You then assemble the fender covers on the underside of the lower hull and drill out some pilot holes for parts attachment. After adding the photo etched grills to the rear of the lower hull you place the lower hull on WITHOUT cement. It fits perfectly and can be removed and left off until the entire model is painted. Next comes a myriad of details to and of them which are superb even fuel lines on the upper hull. The era panels headlights there are lots of parts so take your time. There are a couple of depressions to fill on two of the front glacis panels but it was easy enough. I am sure this is where parts would mount on their Terminator kit which incidentally shares the same lower hull and there are T-72 style road wheels as well left over in the box. Once you complete the upper hull. You move on to the engine vents with photo etch grills and the APU which are nicely detailed. These are then added to the lower hull as well as the superbly detailed side skirts, slot armor and fuel drums. Be very careful when adding the rear most engine vents so you do not glue the rear of the uppers hull to the lower hull. You then assemble the side skirts and fuel drums. This can be carefully removed for until final assembly and after the tracks are painted and fitted to the model.
Next is the main gun which is a multi part affair but is easily assembled and looks great.
The turret is next and you start by gluing part L-7. Make sure you do this first because once you glue the top and bottom together it will be impossible to install this part. The turret has many steps and a lot of parts and looks like a space ship being assembled The only issue I encountered during the assembly process was part J-2 on the instructions is actually J-3. There are 13 steps just to assemble the turret. Everything fits great and no gaps or filling was required. The aluminum smoke launchers are very nice. The rear turret basket has a very complex turret basket which needs to be bent but have no fear Tiger-Model gives you a bending jig which med the tack very easy and I had no issues. Take your time and go slowly there is a lot going on. If you so desire you can even have the top panels open and display the ammunition which is included. Once the turret is complete the assembly is fragile and take care not to break the electronics mast like I did I ended up having to pin it with brass rod later. I also left the movable remote weapons unit off until later so I would not damage the machine gun barrel.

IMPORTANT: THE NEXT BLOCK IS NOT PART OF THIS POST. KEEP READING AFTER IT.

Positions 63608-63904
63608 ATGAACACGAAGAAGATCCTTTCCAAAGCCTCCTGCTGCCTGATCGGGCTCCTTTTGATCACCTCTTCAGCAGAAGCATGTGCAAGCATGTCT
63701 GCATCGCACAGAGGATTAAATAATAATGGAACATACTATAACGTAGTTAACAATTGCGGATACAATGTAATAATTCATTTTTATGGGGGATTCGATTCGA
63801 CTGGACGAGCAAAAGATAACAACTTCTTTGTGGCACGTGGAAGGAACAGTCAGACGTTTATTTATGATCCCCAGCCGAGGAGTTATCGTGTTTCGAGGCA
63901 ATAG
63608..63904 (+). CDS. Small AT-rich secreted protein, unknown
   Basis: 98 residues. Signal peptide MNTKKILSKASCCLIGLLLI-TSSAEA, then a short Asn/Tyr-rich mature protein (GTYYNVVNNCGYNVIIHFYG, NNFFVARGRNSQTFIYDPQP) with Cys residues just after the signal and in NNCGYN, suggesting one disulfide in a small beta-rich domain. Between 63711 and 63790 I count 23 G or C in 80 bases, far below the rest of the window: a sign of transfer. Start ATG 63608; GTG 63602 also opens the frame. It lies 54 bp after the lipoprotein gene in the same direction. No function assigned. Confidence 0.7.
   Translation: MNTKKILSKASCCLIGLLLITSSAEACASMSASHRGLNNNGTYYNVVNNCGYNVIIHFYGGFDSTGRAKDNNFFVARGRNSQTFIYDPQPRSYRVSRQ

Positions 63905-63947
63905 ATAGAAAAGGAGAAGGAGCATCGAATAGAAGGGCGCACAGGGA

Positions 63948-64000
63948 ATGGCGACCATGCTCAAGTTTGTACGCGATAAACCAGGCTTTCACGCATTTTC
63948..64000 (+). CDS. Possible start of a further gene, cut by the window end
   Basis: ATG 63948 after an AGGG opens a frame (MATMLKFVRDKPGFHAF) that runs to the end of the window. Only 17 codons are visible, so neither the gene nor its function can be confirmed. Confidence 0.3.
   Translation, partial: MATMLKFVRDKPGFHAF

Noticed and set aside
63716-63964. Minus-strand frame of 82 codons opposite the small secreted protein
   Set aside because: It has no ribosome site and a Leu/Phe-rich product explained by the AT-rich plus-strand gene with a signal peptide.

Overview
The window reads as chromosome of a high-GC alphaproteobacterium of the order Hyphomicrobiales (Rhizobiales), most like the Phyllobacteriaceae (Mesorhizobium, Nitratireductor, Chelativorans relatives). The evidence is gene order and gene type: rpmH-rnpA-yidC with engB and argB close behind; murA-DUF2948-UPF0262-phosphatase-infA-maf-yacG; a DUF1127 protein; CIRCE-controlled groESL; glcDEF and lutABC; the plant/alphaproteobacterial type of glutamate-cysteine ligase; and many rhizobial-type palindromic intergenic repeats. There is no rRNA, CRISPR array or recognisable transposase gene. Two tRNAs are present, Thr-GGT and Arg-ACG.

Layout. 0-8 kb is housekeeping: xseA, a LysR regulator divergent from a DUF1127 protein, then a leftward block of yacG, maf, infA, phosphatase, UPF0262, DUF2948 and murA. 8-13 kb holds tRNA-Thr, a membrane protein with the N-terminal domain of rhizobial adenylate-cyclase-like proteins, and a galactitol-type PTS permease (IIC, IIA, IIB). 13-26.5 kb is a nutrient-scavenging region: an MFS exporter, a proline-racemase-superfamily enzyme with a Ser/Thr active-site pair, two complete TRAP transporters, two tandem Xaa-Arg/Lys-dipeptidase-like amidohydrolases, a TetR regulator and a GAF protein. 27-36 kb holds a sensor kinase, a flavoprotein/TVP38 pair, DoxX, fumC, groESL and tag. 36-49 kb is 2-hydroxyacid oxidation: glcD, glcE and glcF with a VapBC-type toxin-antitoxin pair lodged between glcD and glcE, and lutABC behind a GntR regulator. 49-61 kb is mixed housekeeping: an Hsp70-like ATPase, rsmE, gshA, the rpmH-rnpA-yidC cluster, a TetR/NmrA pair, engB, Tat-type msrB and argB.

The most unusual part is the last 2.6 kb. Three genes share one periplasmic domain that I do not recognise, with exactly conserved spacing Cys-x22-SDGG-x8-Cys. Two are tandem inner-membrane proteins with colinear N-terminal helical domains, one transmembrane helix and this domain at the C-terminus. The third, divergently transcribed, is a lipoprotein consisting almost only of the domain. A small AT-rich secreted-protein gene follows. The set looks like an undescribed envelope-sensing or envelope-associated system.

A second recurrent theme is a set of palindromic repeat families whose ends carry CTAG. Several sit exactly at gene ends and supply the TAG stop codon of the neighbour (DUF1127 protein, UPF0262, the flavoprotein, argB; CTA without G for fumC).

I primed the model with Krylon Grey from a can and let it dry a couple days. I then painted the model using The Mig Ammo paints called out for on the instructions and attempted to replicate the camouflage pattern as closely as I could with a little artistic license thrown in. Once I was pleased with the camouflage base coat I moved on to paint the tracks.
I painted the tracks with Tamiya hull red with a touch of flat black mixed in and after they dried I covered them randomly with Mig pigments old rust and new Rust and then washed them with a thin black oil wash. After they were dry I dry brushed them with Tamiya gun metal and sprayed on a coat of Testors dull coat.
I gave the entire model a coat of future and once dry for 24 hours I moved on to the weathering. I did not want this vehicle to be heavily weathered due to the fact I was depicting the vehicle used for testing. I started with a thin wash of van dyke brown. Once dry I pin washed specific areas with van dyke brown and black. I then sealed the washes in with a coat of Testors dull coat and painted all the detailed such as the ends of the smoke emitters the optics and periscopes. I then dry brushed the model with van dyke brown missed with titanium white. The subassemblies were put together and the T90MS was complete.
This is a highly detailed model that assembled easily considering the number of parts and the level of detail. This would not be a good choice for the novice modeler but if you have built a few armor kits you should have no problems. I highly recommend this kit and plan on build the Tiger-Model Terminator in the near future.
Thanks to Tiger Model and IPMS for the chance to review this fine kit.